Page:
A lot of people were concerned about my solo trip to Barbados, though I didn’t quite follow their logic.
What exactly is so scary about pristine beaches, perfect weather and friendly people?
My father will be disappointed to learn that I didn’t snorkel while away, which was exceptionally lazy of me given that a tour departed right from the beach outside my hotel. I just couldn’t bear the thought of being on a boat with someone like the girl who had a complete and utter meltdown the day I arrived.
“It’s RAINING,” she screamed at the guide. “You’re going to do the tour in the RAIN???”
Her outburst wasn’t just obnoxious – it was also factually incorrect.
It wasn’t raining. It wasn’t even drizzling. It was sort of doing that light misting thing that most reminds me of when you walk through Macy’s and get sprayed will several perfume samples at once – something I would think she’d be quite used to.
On my second night in Barbados, I met a man who was on official business with the U.S. government. He was sufficiently vague about his purposes and I decided that he must be doing something exciting, like hunting down a terrorism cell or breaking up a drug trafficking ring.
But after a fair amount of back and forth he finally admitted, “I’m here investigating seaweed.”
“Seaweed?!” I asked.
“Yeah, there’s a lot more seaweed washing up on the beach now than there used to be.”
Just when I thought there couldn’t be anything less glamorous he added, “I’m going to East Africa next week for a project about managing solid waste.”
“Poop?!” I asked.
“Poop,” he agreed.
Barbados was good for reading, though I didn’t get as much done as I hoped. I was lazy about this too. Here’s what came off the list:
Brain on Fire. This is a memoir by New York Post reporter Susannah Cahalan about her battle with a rare disease that literally drover her crazy. It’s truly terrifying – both in the sense that such a thing can happen and that some doctors are, in fact, complete idiots. Advice time: always get a second opinion.
Exodus. This is the follow up memoir to Unorthodox, the book by Deborah Feldman about her decision to leave a Hasidic Jewish community. I appreciate her approach, mostly because I too love a meticulously crafted burn. Anyway, in this book, she chronicles a trip through Europe to retrace her grandmother’s life and survival of the Holocaust. It’s an interesting story – though perhaps not as interesting as I would have imagined given the circumstances. Either way – good for her and I hope she writes more.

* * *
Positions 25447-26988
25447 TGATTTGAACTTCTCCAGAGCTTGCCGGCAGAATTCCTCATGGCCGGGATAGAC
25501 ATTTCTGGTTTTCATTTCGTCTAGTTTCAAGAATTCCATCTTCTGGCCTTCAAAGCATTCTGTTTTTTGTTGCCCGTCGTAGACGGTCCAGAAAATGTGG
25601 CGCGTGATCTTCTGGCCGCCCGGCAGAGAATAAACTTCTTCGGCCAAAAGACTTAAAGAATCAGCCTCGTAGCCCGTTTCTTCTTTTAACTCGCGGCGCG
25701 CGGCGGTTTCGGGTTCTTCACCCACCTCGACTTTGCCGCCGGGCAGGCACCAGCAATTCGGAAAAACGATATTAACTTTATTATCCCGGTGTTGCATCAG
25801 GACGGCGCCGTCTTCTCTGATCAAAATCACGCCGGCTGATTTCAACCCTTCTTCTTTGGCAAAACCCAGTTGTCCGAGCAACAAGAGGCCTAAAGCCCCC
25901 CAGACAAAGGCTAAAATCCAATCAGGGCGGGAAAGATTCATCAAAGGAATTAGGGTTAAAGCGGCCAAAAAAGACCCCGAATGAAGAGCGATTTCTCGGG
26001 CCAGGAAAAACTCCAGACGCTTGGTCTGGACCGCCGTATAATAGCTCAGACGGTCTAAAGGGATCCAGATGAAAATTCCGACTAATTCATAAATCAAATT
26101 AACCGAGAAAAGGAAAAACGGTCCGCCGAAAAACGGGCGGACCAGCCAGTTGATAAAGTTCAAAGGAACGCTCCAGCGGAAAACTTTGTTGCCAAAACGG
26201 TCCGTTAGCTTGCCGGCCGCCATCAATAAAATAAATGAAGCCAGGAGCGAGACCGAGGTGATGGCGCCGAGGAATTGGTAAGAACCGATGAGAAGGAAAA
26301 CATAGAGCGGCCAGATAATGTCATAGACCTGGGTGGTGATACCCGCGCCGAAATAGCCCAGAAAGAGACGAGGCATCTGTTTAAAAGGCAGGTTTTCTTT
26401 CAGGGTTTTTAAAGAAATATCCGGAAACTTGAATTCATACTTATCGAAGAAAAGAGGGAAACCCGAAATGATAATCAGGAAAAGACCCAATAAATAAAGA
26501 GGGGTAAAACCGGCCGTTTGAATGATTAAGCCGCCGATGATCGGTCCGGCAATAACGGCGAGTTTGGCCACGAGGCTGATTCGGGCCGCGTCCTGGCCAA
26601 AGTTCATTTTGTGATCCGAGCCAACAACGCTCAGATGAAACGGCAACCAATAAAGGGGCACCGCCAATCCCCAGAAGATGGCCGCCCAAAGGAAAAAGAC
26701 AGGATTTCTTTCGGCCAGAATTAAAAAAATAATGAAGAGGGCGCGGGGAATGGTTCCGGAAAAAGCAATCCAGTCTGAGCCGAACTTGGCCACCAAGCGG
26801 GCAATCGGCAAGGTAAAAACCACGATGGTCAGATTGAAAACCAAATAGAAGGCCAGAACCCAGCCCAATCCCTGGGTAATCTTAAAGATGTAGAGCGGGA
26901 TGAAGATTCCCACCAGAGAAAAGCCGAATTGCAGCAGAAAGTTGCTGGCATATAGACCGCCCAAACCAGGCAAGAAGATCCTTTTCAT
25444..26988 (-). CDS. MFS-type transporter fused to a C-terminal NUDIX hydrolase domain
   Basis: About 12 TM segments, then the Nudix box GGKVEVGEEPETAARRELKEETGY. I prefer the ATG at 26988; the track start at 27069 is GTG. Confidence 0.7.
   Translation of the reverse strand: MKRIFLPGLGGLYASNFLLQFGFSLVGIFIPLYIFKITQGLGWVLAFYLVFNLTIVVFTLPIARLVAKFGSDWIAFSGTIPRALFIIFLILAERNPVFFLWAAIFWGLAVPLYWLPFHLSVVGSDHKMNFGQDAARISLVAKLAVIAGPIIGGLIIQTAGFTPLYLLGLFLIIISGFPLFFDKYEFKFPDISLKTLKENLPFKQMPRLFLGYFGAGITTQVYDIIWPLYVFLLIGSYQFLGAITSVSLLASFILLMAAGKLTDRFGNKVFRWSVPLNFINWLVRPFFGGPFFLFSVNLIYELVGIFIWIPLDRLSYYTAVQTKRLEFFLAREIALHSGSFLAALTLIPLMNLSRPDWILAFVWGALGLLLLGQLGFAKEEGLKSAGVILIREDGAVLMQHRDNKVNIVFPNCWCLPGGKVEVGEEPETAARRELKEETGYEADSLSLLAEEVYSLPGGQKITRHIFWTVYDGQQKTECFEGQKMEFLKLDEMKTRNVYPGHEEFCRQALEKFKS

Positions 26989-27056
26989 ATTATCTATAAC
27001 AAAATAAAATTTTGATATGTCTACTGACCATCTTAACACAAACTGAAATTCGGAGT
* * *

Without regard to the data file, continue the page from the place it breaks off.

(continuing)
Amerikanah. I don’t usually do fiction, but I made an exception because the writer, Chimamanda Ngozi Adichie, is Nigerian. The book offers a very frank discussion about the relationship between race and privilege in the U.S. If you’re naturally interested in and curious about such things, then you should read it. If you’re not, then you should definitely read it.
Me Talk Pretty One Day. God bless my friend who finally asked me what I read by David Sedaris that made me not like his work.
“Running With Scissors,” I said. “Hated it.”
“Well that’s the problem!” she replied. “He didn’t write that!”
She was correct, of course. Augusten Burroughs did. She sent me a link to Sedaris’ Jesus Shaves essay – and thus my love affair began.
I portion his books out like little treats. They last longer that way.
I actually would have preferred to have one of the horses, but in the spirit of cooperation I picked a short, squat little boat with a blue canopy. It didn’t really excite me, but it appeared to be the least likely thing to tip over. Then I went on a walk and everything changed.
“I found a new boat!” I announced before launching into an animated description of the tiny, beat up, old dinghy that looked like it might be destroyed in Barbados’ next mist storm.
He looked unimpressed.
“It’s called the Hustle Hard!” I yelled. “It’s perfect!”
While killing time in the Bridgetown airport before my flight back to JFK, I accidentally walked into a men’s bathroom. I actually got several steps in before realizing my mistake, executing a perfect pivot turn and marching my little hiking backpack right out of there.
I’d say it was the only suitable way to end the trip that began by walking into a sliding glass door.